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Lex is a computer program that generates lexical analyzers (scanners or lexers). Lex is commonly used with the yacc parser generator. Lex, originally written by Mike Lesk and Eric Schmidt and described in 1975, is the standard lexical analyzer generator on many Unix systems Lex reads an input stream specifying the lexical analyzer and outputs source code implementing the lexer in the C programming language.Though originally distributed as proprietary software, some versions of Lex are now open source. some examples being OpenSolaris and Plan 9 from Bell Labs. One popular open source version of Lex, called flex, or the "fast lexical analyzer", is not derived from proprietary code. The structure of a Lex file is intentionally similar to that of a yacc file; files are divided into three sections, separated by lines that contain only two percent signs, as follows: Definition section %% Rules section %% C code section

The definition section defines macros and imports header files written in C. It is also possible to write any C code here, which will be copied verbatim into the generated source file. The rules section associates regular expression patterns with C statements. When the lexer sees text in the input matching a given pattern, it will execute the associated C code.

The C code section contains C statements and functions that are copied verbatim to the generated source file. These statements presumably contain code called by the rules in the rules section. In large programs it is more convenient to place this code in a separate file linked in at compile time. Lex and parser generators, such as Yacc or Bison, are commonly used together. Parser generators use a formal grammar to parse an input stream, something which Lex cannot do using simple regular expressions (Lex is limited to simple finite state automata). It is typically preferable to have a (Yacc-generated, say) parser be fed a tokenstream as input, rather than having it consume the input character-stream directly. Lex is often used to produce such a token-stream.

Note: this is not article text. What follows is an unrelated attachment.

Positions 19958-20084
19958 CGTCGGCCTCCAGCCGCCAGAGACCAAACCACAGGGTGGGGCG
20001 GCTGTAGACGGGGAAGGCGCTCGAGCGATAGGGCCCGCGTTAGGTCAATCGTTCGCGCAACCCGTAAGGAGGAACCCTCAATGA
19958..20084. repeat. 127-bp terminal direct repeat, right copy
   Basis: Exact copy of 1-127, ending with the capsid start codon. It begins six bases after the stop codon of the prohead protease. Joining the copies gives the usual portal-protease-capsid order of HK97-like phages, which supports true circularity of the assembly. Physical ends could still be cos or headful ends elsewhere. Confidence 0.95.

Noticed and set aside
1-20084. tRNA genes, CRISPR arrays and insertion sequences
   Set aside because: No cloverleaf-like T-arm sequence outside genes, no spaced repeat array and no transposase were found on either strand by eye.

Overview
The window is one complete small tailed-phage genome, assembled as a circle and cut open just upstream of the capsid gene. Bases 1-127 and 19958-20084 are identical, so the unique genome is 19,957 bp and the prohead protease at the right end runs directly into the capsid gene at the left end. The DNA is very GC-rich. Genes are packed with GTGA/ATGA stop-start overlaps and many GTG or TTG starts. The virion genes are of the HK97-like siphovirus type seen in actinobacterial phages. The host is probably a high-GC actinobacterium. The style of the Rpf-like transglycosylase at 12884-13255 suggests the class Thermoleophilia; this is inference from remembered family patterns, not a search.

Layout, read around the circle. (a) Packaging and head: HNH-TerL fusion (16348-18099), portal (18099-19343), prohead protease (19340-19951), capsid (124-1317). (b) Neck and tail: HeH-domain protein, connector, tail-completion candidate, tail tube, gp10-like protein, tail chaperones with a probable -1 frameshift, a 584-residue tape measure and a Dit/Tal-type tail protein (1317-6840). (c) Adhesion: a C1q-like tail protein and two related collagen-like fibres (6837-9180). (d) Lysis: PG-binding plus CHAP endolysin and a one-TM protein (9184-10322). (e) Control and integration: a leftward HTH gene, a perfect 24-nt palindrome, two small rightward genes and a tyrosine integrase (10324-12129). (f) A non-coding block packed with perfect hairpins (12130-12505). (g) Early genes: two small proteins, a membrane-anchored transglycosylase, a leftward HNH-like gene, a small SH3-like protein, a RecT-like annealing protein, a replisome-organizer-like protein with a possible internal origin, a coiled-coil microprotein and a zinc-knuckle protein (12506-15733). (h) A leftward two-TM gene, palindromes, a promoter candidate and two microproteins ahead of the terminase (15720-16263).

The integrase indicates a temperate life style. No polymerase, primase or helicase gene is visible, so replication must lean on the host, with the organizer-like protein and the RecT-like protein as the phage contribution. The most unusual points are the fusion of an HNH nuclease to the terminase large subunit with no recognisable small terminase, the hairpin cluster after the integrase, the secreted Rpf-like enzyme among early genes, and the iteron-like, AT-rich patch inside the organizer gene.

Flex is a rewrite of the AT&T Unix lex tool (the two implementations do not share any code, though), with some extensions and incompatibilities, both of which are of concern to those who wish to write scanners acceptable to either implementation. Flexs `-l' option turns on maximum compatibility with the original AT&T lex implementation, at the cost of a major loss in the generated scanner's performance Flex is fully compatible with lex with the following exceptions:

The `input()'and `unput()' routine is not redefinable. This restriction is in accordance with POSIX. flex scanners are not as reentrant as lex scanners. lex does not support exclusive start conditions (%x), though they are in the POSIX specification. Some implementations of lex allow a rule's action to begin on a separate line, if the rule's pattern has trailing whitespace: %% foobar<space here> { foobar_action(); } flex does not support this feature.

It is a parser generator that is part of the GNU Project. Bison reads a specification of a context-free language, warns about any parsing ambiguities, and generates a parser (either in C, C++, or Java) which reads sequences of tokens and decides whether the sequence conforms to the syntax specified by the grammar. Bison by default generates LALR parsers but can also create GLR parsers. In POSIX mode, Bison is compatible with yacc, but also has several improvements over this earlier program.It can be used with both lex and flex. The actual language-design process using Bison, from grammar specification to a working compiler or interpreter, has these parts: 1. Formally specify the grammar in a form recognized by Bison. For each grammatical rule in the language, describe the action that is to be taken when an instance of that rule is recognized. The action is described by a sequence of C statements. 2. Write a lexical analyzer to process input and pass tokens to the parser. The lexical analyzer may be written by hand in C Write error-reporting routines.

So one can see that lex and flex are the lexical analyzer where lex is the older version The lexical analyzer create tokens and those tokens are then read by parser generators such as bison to check for ambiguities , abstract-syntax-tree construction and error recovery.